Few small businesses experience the kind of growth and change Bellevue-based RedCloud Consulting has witnessed in recent years.
What started in 1995 as a boutique consulting firm that served the local industrial, manufacturing, and aerospace industries changed gears when Brett Clifton, a former business consultant at Arthur Anderson, acquired the firm in 2011. Four years later, he partnered with Brett Alston, a former Microsoft executive, and rebranded the company to RedCloud Consulting.
“Brett (Clifton) and I had a vision of how to tweak things a little bit,” Alston said. “The cool thing about doing this again the second time around is you get to design it the way you want it to be. That’s kind of fun. We’ve started from a blank slate, and away we’ve gone.”
Along with a new name, the company pivoted away from the aerospace industry and toward business management consulting and technology services. Today, the company’s suite of services includes strategic planning, process improvement, project and IT product management, and marketing expertise.
In addition to several contracts with state and federal governments, RedCloud Consulting’s clients include F5 Networks, Savers (Value Village’s parent company), the clothing and apparel companies Buki and LumberUnion, and Healthcare Management Administrators.
According to Alston, the company’s staff grew from seven employees in 2014 to 85 employees in 2016, and its revenue grew from $1.2 million in 2013 to $10.7 million in 2017. The company employs more than 90 consultants.
Alston recently discussed RedCloud Consulting with 425 Business.
Q: What is one example of a company approaching RedCloud Consulting and needing your services and expertise?
A: We’re doing some work right now with a branch of the military, which, it turns out, has the same problems every other big organization does around supply chain and logistics, getting parts from one place to another, and on time. We’re able to help them by building some really cool analytics around forecasting what needs to be where and at what time, and looking around the corner into the future to say, “History is a predictor of the future. This part will wear out in 800 hours. You better get one on a slow boat to the Asia Pacific before that part goes out.”
It’s a great example of how we’re using some of that data technology and data visualization (to problem-solve for) the U.S. government.
We’re doing some Internet of Things (IoT) security work with a large travel retailer based in the Pacific Northwest. They have the same challenges as anyone else: thousands (of computers) physically connected to a network, and there are vulnerabilities and threat penetrations. We are figuring out some of the policies and procedures to make that nice and tight and secure for them.
Q: How do you account for redcloud consulting’s incredible growth?
A: We’re going out there and doing good work for our clients. We’re getting business from our clients and our clients’ referrals. We’re trying to be long-term greedy, not short-term greedy. Short-term greedy is, “I want to make a dollar today.” Long-term greedy is, “I want to do the right thing by that client today.”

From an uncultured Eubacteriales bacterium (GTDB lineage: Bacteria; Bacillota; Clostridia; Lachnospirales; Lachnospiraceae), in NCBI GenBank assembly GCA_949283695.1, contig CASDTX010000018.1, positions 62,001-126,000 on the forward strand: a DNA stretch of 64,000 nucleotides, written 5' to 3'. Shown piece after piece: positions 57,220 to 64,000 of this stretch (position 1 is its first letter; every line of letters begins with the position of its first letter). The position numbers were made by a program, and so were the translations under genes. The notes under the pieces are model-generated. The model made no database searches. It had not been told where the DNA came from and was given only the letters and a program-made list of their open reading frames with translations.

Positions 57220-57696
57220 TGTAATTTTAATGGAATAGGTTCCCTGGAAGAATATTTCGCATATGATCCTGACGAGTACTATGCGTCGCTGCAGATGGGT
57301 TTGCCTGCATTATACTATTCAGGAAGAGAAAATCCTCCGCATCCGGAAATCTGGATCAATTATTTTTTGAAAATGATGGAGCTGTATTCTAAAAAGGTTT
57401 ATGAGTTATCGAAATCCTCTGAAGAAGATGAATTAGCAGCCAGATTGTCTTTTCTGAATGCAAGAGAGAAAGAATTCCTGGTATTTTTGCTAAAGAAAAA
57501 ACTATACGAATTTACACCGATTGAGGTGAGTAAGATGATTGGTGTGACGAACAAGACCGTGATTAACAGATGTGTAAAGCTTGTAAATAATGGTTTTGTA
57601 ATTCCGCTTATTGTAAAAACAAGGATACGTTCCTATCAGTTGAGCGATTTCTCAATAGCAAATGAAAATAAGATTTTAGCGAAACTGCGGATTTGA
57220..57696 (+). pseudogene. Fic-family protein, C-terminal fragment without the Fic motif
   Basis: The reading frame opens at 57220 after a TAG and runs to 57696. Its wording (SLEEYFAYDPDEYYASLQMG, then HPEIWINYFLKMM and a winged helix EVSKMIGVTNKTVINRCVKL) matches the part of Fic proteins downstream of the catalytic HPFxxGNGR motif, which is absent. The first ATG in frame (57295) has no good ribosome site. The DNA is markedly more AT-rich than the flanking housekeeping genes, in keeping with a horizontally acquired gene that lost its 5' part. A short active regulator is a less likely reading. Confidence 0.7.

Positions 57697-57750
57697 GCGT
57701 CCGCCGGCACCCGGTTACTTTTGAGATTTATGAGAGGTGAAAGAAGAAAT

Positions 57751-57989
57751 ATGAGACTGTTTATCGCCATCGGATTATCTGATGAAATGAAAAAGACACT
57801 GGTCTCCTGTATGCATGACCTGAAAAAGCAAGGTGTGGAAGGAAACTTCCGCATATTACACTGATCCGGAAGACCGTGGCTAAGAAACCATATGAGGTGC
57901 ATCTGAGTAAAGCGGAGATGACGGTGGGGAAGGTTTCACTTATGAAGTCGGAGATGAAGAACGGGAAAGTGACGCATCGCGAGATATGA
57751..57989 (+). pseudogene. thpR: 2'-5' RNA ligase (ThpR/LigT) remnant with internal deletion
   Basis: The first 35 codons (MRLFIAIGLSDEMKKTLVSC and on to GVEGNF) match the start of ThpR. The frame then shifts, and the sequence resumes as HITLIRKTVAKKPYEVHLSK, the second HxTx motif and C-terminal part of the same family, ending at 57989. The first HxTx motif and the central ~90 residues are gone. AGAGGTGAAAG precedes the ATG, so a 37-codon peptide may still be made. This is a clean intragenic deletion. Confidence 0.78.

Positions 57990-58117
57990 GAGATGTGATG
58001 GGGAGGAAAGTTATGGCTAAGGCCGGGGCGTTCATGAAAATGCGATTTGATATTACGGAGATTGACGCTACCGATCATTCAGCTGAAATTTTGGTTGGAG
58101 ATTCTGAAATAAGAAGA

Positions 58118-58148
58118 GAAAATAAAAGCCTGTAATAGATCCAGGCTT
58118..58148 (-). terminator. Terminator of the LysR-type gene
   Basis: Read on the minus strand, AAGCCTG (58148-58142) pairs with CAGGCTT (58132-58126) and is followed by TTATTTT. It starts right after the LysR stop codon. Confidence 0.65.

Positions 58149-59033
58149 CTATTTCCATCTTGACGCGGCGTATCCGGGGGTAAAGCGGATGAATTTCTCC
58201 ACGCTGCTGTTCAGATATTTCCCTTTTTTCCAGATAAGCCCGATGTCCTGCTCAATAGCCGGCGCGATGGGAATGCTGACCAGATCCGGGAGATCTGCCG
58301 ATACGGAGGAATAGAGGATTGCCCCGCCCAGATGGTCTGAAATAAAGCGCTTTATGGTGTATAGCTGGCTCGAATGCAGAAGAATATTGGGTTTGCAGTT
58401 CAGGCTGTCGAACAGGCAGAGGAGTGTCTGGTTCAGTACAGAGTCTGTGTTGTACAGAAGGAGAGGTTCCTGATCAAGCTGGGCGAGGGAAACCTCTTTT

We get more business from what I would call farming activity, than we do hunting activity. We have teams allocated to both. Hunting is your quintessential sales (people) going out and doing that work. Farming is working with existing clients and adding value. If you do one project well, then one leads to two, and two leads to four. We’re getting a lot more growth from the existing work that we’re doing.
We say no to clients, and that’s a nerve-racking thing. I’ve been doing this for 10 years. We never used to walk away from clients.
Q: When has RedCloud Consulting turned down a client?
A: It’s back to that hunting and farming analogy. We came in to do a particular project (for a client). The company said, “You did this well. Would you please take on this next area and keep going?” We ended up getting into some specific marketing-related activities. That’s just not in our wheelhouse. We’re not a branding firm. We’re not a public relations firm. That’s not our expertise.
We ended up having a conversation with the client and saying, “This isn’t the best for us. We’ll figure out a transition. We can make some referrals for you.” We didn’t walk off the job on Friday at 5 p.m. It was a managed transition. But that’s OK. That’s the long-term greedy aspect.
Q: How mindful are you of competitors? How does your company differentiate itself?
A: It’s a crowded market space. There are 200-something professional services firms in this area, including the big nationals and the multinationals. If we can continue to attract the best people, I think our growth will continue. It’s a people-driven product; it really is. We’re only as good as the people we hire. We can do our due diligence, make sure we’re hiring the right people, and give them the tools to be successful. At the end of the day, it’s that person that’s doing the job for us. If we can hire good people, enable them to be successful, and get out of their way, we’ll be just fine.
Q: What does the future look like for RedCloud Consulting?
A: At some point, you have to slow down. Growth for growth’s sake is not a driver. If we wanted to grow quicker, we probably could. We’re only putting the right people on opportunities. We won’t put the wrong person on the wrong project because the body will reject the organ. We are trying to be mindful and long-term greedy.
Where will we be in five years? We’ll continue to grow from depth and breadth perspectives. We’re building out our practice areas. Data visualization, AI, IoT — those are really big areas.
We’ll place bets on those. There’s probably going to be some geographic diversification in our future. We have clients with offices in other locations. As a logical step, if we can create a node and a cluster around one of those locations, we would grow that footprint.